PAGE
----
A former auctioneer has pled guilty to helping create and sell dozens of fake Basquiat paintings that were seized by the FBI last year from the Orlando Museum of Art, the Department of Justice said Tuesday.
Michael Barzman, 45, from Hollywood, California, has been charged with making false statements to authorities about the provenance of the works, which ignited a headline-grabbing scandal when they were confiscated from the OMA in view of curious museumgoers. The works were on display in the show “Heroes & Monsters: Jean-Michel Basquiat” that opened in February 2022.
The court filings detail how Barzman and a second man—identified only as “J.F.”—painted the fake Basquiats in 2012.
“J.F. spent a maximum of 30 minutes on each image and as little as five minutes on others, and then gave them to [Barzman] to sell on eBay,” reads the plea agreement. “[Barzman] and J.F. agreed to split the money that they made from selling the Fraudulent Paintings. J.F. and [Barzman] created approximately 20-30 artworks by using various art materials to create colorful images on cardboard.”
Barzman, who formerly ran an auction business that specialized in reselling objects from unpaid storage units, also admitted that he faked a notarized provenance—a history of ownership of an artwork—that claimed the forgeries had been discovered in a storage unit after its purported owner, an LA-based screenwriter, failed to pay rent. The fraudulent works were sold at auction and eventually travelled to the OMA, where they were the centerpiece of the Basquiat exhibition.
A series of swift shakeups at the museum followed the raid, starting with the former museum director Aaron De Groft, who was ousted by the board of trustees only four days after the raid. De Groft unveiled the paintings to the public in February and vehemently defended them amid mounting challenges to their credibility. De Groft and the paintings’ owners claimed the works were created around 1982 by Basquiat while he was living and working in Los Angeles and had been forgotten in the storage unit. The FBI affidavit provided evidence to the contrary, including an interview with the purported original owner of the paintings who swore he had never patronized the famed artist.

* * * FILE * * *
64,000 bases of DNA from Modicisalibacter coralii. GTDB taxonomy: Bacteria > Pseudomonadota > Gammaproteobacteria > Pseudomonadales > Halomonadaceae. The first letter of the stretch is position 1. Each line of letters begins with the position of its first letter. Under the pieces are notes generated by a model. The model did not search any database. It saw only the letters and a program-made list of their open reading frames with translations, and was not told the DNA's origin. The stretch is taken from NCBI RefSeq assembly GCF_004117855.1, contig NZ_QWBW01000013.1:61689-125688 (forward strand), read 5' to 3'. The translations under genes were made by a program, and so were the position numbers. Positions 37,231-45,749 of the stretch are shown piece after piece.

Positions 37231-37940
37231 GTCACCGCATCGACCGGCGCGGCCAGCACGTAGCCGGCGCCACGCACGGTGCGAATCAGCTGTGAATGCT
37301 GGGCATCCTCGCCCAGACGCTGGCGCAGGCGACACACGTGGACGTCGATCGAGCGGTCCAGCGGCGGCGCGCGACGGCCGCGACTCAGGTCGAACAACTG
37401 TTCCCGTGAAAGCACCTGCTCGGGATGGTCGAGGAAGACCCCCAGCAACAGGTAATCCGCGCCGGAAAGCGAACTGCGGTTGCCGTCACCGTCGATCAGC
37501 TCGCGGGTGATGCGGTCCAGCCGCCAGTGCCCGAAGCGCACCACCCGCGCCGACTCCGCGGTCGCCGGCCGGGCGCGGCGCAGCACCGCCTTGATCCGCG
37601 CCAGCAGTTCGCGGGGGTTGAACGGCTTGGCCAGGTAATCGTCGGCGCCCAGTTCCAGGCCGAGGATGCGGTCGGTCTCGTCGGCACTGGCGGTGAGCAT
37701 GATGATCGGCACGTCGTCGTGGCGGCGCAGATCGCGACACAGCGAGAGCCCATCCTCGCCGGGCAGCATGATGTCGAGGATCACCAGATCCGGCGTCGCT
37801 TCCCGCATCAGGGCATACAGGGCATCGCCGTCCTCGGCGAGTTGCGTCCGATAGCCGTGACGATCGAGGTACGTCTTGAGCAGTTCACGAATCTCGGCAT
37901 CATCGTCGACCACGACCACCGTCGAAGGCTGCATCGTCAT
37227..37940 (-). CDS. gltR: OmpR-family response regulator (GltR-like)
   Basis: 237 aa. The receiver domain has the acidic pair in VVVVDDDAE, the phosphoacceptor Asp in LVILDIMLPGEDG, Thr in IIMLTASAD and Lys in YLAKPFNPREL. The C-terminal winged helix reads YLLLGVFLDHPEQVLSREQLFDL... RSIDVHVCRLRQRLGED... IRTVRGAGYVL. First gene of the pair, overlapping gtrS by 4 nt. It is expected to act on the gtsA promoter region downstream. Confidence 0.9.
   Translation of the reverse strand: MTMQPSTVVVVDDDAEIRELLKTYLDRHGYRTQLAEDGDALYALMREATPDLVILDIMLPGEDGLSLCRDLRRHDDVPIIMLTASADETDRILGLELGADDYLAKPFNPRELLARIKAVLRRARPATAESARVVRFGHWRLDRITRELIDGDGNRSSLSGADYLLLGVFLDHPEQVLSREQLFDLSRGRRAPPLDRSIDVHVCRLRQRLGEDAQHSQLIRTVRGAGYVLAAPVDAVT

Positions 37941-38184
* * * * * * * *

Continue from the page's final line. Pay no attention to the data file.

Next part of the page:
The board has since replaced its chair, Cynthia Brumback, who has faced considerable criticism from the community for her failure to avert the scandal. Several former trustees dismissed in April told Orlando press that Brumback withheld the fact that a FBI subpoena was sent to OMA on July 27, 2021—almost seven months before the exhibition opened—demanding “any and all” communications among the museum’s staff, board, and the owners of the paintings.
In August 2022, special agents of the FBI’s art crime unit questioned Barzman.
“At the time of the interview, [Barzman] knew that he and J.F. had created the paintings and that his statements to the contrary were untruthful,” Barzman admitted in his plea agreement.
Giving false statements to a government agency carries a maximum penalty of five years in federal prison.
In a statement, the OMA said:
Today we learned of the plea agreement entered in connection with the ongoing investigation involving last year’s “Heroes and Monsters” exhibition as it was announced publicly. The Orlando Museum of Art awaits the investigation’s conclusion and hopes it brings justice to all victims.
In the wake of this ongoing investigation, the Orlando Museum of Art has recommitted itself to its mission to provide excellence in the visual arts with its exhibitions, collections, and educational programming.
We have taken and will continue to take actions that realign the institution with its mission. These actions include supporting employees impacted by the exhibition and investigation, adopting new personnel policies with enhanced whistleblower protections, meeting with many community members and leaders, receiving governance training for the board, and working with the American Alliance of Museums to repair the institution’s standing.
Where such actions can be disclosed publicly, they have been and will continue to be.
The Museum is eager for the DOJ to continue its investigation and hold those who committed crimes responsible. When this investigation is closed, and charges are brought, the Museum looks forward to sharing our story regarding the works in question.
The Orlando Museum of Art remains grateful to its employees, supporters, and community.